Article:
The Vestry of Monnow Potlatch may or may not have been a good thing. It reminds me a little of a moment that was exorcised from The Windral because it really just made no sense whatsoever and yet it was such a neat moment your writer of pulp had terrible trouble removing it from the narrative. Our hero was in Reading, England, and he and his grandfather were rambling on about the Patron Saint of Reading being a Biscuit Manufacturer rather than something sensible like a Dane called Eric. Then for no good reason our hero was at the Reading, England, railway station where DH Laurence once lost his manuscript, all five hundred thousand words of The Seven Pillars of Wisdom.
And I think, if there is a point, it has to do with an inclination in your
writer of pulp which sometimes leads him to assume that his access to narrative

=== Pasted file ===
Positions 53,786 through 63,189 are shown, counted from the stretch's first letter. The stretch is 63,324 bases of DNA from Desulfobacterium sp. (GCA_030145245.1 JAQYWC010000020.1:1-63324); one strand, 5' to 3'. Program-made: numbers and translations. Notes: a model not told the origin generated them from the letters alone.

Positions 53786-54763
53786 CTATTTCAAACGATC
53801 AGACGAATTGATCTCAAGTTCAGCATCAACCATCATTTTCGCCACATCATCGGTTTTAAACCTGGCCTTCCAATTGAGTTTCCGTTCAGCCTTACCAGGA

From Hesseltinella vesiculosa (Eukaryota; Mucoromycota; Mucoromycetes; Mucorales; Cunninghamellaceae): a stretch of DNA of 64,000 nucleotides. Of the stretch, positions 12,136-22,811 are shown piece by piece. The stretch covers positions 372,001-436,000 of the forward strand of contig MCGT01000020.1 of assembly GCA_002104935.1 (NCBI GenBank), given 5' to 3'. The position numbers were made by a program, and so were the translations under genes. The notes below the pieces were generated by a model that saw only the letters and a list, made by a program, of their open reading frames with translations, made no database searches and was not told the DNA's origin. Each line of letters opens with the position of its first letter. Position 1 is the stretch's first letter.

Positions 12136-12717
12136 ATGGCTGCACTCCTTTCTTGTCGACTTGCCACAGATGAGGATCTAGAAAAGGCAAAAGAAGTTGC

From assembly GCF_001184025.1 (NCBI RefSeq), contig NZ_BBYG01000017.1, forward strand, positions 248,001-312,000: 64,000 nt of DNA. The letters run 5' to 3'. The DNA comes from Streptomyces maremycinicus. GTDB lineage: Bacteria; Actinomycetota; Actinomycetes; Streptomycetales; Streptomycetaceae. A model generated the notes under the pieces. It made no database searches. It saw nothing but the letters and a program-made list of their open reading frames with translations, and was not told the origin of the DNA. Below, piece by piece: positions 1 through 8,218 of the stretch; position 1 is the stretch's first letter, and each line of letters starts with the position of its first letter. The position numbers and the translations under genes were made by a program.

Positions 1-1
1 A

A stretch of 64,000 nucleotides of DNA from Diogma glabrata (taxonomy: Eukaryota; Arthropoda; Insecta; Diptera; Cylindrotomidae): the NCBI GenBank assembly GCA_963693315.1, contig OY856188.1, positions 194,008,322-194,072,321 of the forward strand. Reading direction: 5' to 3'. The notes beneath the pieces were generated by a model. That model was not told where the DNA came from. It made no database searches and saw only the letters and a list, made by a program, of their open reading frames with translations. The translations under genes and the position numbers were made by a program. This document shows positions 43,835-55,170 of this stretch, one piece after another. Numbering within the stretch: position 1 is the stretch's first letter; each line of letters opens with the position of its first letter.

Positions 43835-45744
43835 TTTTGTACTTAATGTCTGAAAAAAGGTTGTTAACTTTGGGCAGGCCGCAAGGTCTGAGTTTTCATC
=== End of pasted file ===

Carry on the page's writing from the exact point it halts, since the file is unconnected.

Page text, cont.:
has more to do with channeling a great beyond of dancing figures, restless
ghosts and broken dreams, and this access has just the occasional open window.
Once the window's closed it can never be opened again, which sounds depressing.
Of course in the olden days your correspondent could pop in and out of the
window whenever he chose to, it was called heavy drinking. Yes indeed, The
Vestry of Monnow begins on a park bench in Tomislav Square which is in the
Croatian city of Zagreb. It's not quite the end of winter, there's a railway
station and a debate.